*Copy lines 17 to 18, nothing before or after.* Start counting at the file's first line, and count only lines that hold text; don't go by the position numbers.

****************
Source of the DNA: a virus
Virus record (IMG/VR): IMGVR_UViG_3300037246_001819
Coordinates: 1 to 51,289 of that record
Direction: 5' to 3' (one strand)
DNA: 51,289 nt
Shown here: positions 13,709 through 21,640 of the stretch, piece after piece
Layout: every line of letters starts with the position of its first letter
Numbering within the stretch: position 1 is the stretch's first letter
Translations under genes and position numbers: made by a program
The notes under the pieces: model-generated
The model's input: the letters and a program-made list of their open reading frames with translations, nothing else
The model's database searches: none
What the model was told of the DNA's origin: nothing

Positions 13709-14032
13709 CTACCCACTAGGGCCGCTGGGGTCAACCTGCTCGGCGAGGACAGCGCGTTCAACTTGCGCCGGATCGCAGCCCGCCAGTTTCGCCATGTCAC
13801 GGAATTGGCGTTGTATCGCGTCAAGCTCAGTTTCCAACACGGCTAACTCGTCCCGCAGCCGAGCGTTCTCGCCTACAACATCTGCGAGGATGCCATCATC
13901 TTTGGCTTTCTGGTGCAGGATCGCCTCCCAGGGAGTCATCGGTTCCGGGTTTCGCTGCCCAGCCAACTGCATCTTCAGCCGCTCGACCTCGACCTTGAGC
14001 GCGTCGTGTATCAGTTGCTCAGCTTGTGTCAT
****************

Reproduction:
13901 TTTGGCTTTCTGGTGCAGGATCGCCTCCCAGGGAGTCATCGGTTCCGGGTTTCGCTGCCCAGCCAACTGCATCTTCAGCCGCTCGACCTCGACCTTGAGC
14001 GCGTCGTGTATCAGTTGCTCAGCTTGTGTCAT